The Report's overall focus is whether or not local police/prosecutor officials have covered up or at the very least tamped down a version of an nearby to the incident witness (Massillon policeman Kervin Brown, a long time Massillon police officer) so as to induce the grand jury in the context of either not knowing or Brown's account being greatly minimized if not poo-pooed.

Why are their allegations of a cover up by area police officials?

Because of this excerpt of the Darrow/Perdue interview of Brown:

Ferrero tenure as prosecutor is being challenged by Jeff Jakmides who is a highly regarded and respected criminal defense and domestic relations attorney.

WKYC narrative in this color. 

Speakers narrative in this color.

Using a shield, Saler tried to separate Ryan from his hostage.

(Saler)  “Shane Ryan was yelling that he was going to both kill the hostage, pull the gas line and blow up the building,” 

 “The situation changed and it’s lethal.”

After entering the utility room and charging Ryan, Saler said he was not immediately able to separate the hostage. 

He said Ryan was holding the woman with one hand and the lighter with the other.

He said he did not know if Ryan had other weapons besides the lighter. For the safety of the hostage, Saler said he had to fire the two shots.

“He had the lighter that I knew of and options that I didn’t know of,” Saler said during the deposition.

That’s not the account recalled by Massillon police Officer Kervin Brown, who was at the doorway when SWAT entered.

Sheriff’s Lt. Lou Darrow and Sgt. Ron Perdue were assigned to conduct the independent investigation for presentation to a grand jury. They recorded the interview with Brown.

“None of you guys, nobody is in any trouble, because what happened was a fine thing as far as from a legal standpoint,”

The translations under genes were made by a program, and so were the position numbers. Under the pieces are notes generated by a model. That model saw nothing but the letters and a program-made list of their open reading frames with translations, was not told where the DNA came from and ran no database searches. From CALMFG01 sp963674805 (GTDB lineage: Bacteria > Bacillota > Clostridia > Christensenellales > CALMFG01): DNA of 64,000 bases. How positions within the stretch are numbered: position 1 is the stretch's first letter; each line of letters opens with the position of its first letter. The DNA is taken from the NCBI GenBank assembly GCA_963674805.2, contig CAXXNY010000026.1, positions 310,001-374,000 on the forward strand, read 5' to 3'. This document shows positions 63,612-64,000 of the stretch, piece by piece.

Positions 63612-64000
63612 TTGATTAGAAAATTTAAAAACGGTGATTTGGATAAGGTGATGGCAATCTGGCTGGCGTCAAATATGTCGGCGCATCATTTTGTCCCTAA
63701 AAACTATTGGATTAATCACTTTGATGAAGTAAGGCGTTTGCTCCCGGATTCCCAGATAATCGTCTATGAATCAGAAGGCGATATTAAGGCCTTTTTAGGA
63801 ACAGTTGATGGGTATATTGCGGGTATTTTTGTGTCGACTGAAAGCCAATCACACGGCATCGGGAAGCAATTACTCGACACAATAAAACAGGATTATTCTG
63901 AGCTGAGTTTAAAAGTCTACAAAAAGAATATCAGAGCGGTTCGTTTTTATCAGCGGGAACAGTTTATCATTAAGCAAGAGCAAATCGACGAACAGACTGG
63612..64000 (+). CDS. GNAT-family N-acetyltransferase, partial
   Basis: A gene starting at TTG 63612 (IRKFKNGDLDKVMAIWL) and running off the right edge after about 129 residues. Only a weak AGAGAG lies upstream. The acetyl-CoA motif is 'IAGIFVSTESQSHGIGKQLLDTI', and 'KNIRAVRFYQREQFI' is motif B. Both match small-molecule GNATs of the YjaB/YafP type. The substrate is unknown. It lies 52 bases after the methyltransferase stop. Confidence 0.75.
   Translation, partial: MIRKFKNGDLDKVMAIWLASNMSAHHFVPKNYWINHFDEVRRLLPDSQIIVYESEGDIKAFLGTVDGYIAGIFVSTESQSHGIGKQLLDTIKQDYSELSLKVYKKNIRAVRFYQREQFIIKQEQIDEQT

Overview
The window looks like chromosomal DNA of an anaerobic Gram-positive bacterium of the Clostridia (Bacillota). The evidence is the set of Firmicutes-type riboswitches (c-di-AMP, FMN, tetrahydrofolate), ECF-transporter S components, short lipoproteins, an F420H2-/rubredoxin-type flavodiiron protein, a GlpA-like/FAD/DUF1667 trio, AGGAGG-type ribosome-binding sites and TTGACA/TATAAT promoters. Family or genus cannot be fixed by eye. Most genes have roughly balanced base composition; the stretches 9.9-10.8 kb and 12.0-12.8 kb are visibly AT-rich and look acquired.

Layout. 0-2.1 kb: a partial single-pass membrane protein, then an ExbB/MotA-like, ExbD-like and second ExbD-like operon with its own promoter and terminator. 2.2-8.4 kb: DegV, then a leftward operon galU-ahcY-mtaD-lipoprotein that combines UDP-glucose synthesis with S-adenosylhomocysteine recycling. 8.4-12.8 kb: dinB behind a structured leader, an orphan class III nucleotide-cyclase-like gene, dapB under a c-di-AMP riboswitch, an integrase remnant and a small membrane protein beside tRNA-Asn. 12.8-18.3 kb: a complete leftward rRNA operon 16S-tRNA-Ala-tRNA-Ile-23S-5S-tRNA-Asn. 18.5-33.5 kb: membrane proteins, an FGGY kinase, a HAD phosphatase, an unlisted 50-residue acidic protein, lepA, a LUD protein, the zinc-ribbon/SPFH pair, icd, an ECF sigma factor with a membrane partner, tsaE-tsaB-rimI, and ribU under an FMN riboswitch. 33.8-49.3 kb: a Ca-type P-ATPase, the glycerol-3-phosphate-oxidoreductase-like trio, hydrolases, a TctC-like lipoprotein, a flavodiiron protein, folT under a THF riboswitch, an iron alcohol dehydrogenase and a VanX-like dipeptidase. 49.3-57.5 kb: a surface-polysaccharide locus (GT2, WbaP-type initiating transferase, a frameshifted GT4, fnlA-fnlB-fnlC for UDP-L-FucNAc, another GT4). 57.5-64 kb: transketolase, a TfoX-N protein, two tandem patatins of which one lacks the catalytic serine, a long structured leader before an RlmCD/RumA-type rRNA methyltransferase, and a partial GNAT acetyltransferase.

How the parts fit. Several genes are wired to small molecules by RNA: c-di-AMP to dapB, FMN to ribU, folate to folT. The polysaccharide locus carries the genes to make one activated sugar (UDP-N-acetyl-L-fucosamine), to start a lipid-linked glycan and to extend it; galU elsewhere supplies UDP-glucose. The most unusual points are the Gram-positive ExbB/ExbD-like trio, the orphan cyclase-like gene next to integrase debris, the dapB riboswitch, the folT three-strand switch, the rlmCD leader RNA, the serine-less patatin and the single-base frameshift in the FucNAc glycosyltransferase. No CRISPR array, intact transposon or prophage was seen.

Darrow said to Brown before the interview. 

“We’re building a package for grand jury to go in there and go look, Massillon had this call, they did everything they could to get the guy out.”

In the audio recording, Brown said he was stationed inside the Great Clips just feet away from where Ryan was holed up. He watched as SWAT passed him.

Seconds later, he recalled: “I kind of turned my back, grabbed (the hostage) and was getting her out, they were dealing with her and I heard two shots.”

Brown was asked where the hostage was when the shots were fired.

“She was just at the door, on her way out, when the shots went off, so, I don’t know if she saw any of that. We basically had her headed out the door. I don’t think she saw any of that. But she knew what happened.”

A moment later, Darrow and Perdue ask Brown to step out of the interview room. They do not stop the tape recording.

“Well, this is the first guy we talked to, that I talked to, that said that they shot him,” Perdue said in a whisper. “Saler told me that the suspect still had a hold of her, around the neck. [Brown] said she was out the door, so we have a conflict here.”

Darrow tells his partner they will wait to see what other witnesses say.

“What I’m asking,” Perdue adds, “is what kind of line of questioning do we want to do here because I don’t want to open up a Pandora’s box if we don’t have to.”

Darrow replies, “We’ll gloss over that part first.”

Brown returns and continues his interview. He then repeats his account that the female hostage was freed before Ryan is shot.

“We’re taking her out of the building. At that point, I heard two shots,” Brown said.

Jakmides told the SCPR that as prosecutor he would in such cases in his capacity of being prosecutor as the United States Department of Justice to come to Stark County to investigate.

Ferrero, when confronted by WKYC had this to say:

Again, this is an extract from the WKYC report:

In an interview this month, Stark County Prosecutor John D. Ferrero said he was unaware of Brown’s statements or the statements of the detectives. 

He later spoke to an assistant prosecutor who presented the case to the grand jury.

The assistant downplayed Brown’s recollection. Ferrero said he believes Brown was nervous about the shooting and mistaken about the timeline.

Nonetheless, Brown’s statement were not told to a grand jury, which declined to charge Saler.

So it appears that the matter will not be pursued by Ferrero along the lines that a Prosecutor Jakmides would invoke.

By the way, Craig Conley tells the SCPR that it appears to him that Ohio Attorney General Mike DeWine  (AG) will not be taking the matter on as his office cites that unless invited in by local officials the AG has no authority to intervene.

Moreover, Conley says that the federal officials have not responded so far to his insistence that a federal probe into the Ryan killing should be done.